Gold represents many things to different people, but essentially it's a proxy for excess liquidity. When there's too much money around, the price of gold generally rises as people try to maintain purchasing power against the effects of inflation.I'm reminded of Robin Hahnel's rules of credit markets:
I've been bullish on gold for several years because of the irresponsible fiscal and particularly monetary policy in Washington. For the past few years, the Federal Reserve has reacted to every minor bump in the economy or the stock market with a massive round of fresh liquidity. In the nanny state, economic weakness---or, God forbid, cleansing of overcapacity and malinvestment---can't be tolerated. This is particularly true during an unpopular war led by an unpopular president. Gold loves the nanny state. It adores offensive wars started by politicians who spend without considering the consequences. Regardless of what one thinks about George Soros, one of the all-time great quotes about politics and the financial markets belongs to him: "All of economic history is one lie and deceit after another. Your job as a speculator is to get on when the lie is being propagated and then get off before it is discovered." Gold is the ultimate polygraph machine. It stands as a silent sentinel, taking notes on what it sees and reacting accordingly. Thus, the fresh 24-year high in its price. [emphasis added]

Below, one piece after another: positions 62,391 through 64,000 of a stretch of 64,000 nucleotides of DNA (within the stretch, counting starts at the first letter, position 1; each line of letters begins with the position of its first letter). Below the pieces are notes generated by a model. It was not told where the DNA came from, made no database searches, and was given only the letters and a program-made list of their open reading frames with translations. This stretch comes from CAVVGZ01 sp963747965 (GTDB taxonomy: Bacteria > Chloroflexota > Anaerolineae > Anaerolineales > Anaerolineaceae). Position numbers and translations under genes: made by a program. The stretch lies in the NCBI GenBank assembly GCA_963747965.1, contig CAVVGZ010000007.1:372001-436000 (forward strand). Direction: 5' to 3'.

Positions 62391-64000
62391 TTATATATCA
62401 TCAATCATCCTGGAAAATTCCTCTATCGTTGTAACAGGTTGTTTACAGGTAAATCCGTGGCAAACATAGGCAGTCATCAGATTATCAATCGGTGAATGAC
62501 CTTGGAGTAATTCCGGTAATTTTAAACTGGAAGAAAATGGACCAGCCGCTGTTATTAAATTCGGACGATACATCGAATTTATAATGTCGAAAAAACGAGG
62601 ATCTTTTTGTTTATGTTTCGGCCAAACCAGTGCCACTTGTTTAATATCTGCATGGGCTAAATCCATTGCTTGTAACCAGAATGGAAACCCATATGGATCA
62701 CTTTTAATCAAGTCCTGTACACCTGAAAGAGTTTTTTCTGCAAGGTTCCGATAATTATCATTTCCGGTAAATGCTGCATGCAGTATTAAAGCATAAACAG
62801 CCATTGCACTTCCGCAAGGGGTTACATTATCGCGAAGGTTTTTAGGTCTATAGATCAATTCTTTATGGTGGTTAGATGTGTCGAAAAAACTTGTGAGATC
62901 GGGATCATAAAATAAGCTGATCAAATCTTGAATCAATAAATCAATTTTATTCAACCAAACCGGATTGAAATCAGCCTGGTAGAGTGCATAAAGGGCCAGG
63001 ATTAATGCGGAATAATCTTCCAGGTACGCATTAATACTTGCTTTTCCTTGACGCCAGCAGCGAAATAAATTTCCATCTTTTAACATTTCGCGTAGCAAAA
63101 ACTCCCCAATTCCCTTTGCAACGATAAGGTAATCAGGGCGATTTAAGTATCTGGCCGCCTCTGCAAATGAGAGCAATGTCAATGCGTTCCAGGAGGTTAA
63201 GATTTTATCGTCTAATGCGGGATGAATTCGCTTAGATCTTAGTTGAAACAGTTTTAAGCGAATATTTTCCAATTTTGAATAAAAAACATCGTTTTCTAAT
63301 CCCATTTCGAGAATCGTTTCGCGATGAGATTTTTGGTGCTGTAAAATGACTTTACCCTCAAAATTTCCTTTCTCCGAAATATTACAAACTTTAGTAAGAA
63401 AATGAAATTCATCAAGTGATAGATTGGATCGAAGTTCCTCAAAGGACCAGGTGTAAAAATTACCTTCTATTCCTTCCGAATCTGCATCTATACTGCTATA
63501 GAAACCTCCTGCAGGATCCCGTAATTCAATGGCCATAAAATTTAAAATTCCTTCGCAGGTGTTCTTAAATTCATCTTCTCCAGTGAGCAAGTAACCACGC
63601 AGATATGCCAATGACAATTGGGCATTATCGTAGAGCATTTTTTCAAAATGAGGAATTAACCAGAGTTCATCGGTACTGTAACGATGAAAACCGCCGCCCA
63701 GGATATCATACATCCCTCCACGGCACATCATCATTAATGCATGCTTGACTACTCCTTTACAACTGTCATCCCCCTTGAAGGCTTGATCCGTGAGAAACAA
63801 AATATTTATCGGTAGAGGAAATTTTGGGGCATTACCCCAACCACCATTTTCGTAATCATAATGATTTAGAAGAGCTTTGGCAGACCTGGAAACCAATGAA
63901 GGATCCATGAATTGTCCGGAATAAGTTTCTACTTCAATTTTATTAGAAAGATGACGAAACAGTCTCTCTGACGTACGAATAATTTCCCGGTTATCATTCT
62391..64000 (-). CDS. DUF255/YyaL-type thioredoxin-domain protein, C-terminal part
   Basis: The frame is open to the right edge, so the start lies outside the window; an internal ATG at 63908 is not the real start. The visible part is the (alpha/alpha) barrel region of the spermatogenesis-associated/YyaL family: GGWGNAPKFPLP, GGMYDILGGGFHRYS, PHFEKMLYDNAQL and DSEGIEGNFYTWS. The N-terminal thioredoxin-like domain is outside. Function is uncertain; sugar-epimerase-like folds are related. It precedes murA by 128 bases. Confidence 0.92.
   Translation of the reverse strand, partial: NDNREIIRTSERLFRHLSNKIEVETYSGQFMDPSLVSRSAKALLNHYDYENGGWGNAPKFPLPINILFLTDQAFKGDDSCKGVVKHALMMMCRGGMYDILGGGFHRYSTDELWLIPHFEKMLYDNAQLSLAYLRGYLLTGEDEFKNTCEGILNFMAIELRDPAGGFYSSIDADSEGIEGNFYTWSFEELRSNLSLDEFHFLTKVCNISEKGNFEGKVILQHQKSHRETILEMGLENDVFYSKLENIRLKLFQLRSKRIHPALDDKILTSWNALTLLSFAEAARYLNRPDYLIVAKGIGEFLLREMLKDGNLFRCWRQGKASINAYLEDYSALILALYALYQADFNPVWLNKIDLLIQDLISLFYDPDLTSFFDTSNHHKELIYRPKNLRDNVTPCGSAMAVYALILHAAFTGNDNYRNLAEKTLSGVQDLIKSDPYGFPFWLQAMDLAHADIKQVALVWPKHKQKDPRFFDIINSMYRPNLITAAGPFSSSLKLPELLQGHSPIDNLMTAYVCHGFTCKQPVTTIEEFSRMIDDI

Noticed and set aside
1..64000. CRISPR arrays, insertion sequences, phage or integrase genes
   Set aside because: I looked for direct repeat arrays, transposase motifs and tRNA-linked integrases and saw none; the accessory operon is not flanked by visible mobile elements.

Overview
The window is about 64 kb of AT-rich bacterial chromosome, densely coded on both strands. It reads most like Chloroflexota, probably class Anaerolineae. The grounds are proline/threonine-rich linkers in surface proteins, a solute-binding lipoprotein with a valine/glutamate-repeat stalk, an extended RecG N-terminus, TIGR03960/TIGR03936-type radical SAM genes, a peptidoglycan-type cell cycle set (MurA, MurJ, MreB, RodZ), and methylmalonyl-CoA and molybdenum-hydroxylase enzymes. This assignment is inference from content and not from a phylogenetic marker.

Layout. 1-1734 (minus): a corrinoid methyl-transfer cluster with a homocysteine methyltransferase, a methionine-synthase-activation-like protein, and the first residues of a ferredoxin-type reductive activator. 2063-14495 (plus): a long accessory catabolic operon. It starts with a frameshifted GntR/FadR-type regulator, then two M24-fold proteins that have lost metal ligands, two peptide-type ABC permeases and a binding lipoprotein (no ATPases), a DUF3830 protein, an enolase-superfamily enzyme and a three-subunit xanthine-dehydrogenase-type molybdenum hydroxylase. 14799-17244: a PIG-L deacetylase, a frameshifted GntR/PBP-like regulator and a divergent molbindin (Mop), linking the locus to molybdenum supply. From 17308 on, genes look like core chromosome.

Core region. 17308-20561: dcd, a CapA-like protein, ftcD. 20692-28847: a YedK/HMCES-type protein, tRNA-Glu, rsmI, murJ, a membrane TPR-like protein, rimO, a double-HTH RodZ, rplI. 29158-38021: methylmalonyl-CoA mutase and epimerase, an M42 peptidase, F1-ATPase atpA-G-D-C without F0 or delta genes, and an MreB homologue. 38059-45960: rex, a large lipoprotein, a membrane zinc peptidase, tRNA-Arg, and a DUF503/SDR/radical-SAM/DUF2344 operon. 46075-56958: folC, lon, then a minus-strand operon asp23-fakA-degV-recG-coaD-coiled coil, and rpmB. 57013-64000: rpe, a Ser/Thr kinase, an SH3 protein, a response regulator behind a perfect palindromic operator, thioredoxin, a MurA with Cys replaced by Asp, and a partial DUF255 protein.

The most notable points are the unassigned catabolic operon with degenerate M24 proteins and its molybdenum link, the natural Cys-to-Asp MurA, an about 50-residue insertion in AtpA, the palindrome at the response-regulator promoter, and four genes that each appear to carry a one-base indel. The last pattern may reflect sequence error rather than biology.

There are two rules of behavior in any credit system:What makes the Cunning Realist's analysis particularly interesting is that he's got the pre-spin cycle all figured out:
Rule #1 is the rule all participants want all other participants to follow: DON’T PANIC!
Rule #2 is the rule each participant must be careful to follow herself: PANIC FIRST!
And in that regard, here's a bit of advice for the "no consequences" bunch as they prepare to explain away gold's rise. They've done an excellent job of perpetuating the "we're running out of oil!" meme in order to disguise the link between excess money creation and higher oil prices. With gold, start with the line that "gold is reflecting increased prosperity, so higher gold prices are a good thing." When that gets old, trot out "gold is an ancient, barbarous relic." As the desperation builds, try "it's unpatriotic to own gold." Eventually, establish a mantra that "gold is the currency of terrorists." And when there are no more pages in the script, conjure up FDR's spirit for advice on what to do next. [In 1933, Roosevelt outlawed the ownership of gold by U.S. citizens as the government tried to remove any constraint on its ability to reflate during the Great Depression (history buffs can view a copy of FDR's executive order here).]I would point out that "gold is the currency of terrorists" is a meme that's already out there, with regard to the US attempts to make the entire international banking system transparent to US anti-terrorist agencies. So they may already be ahead of us on this game...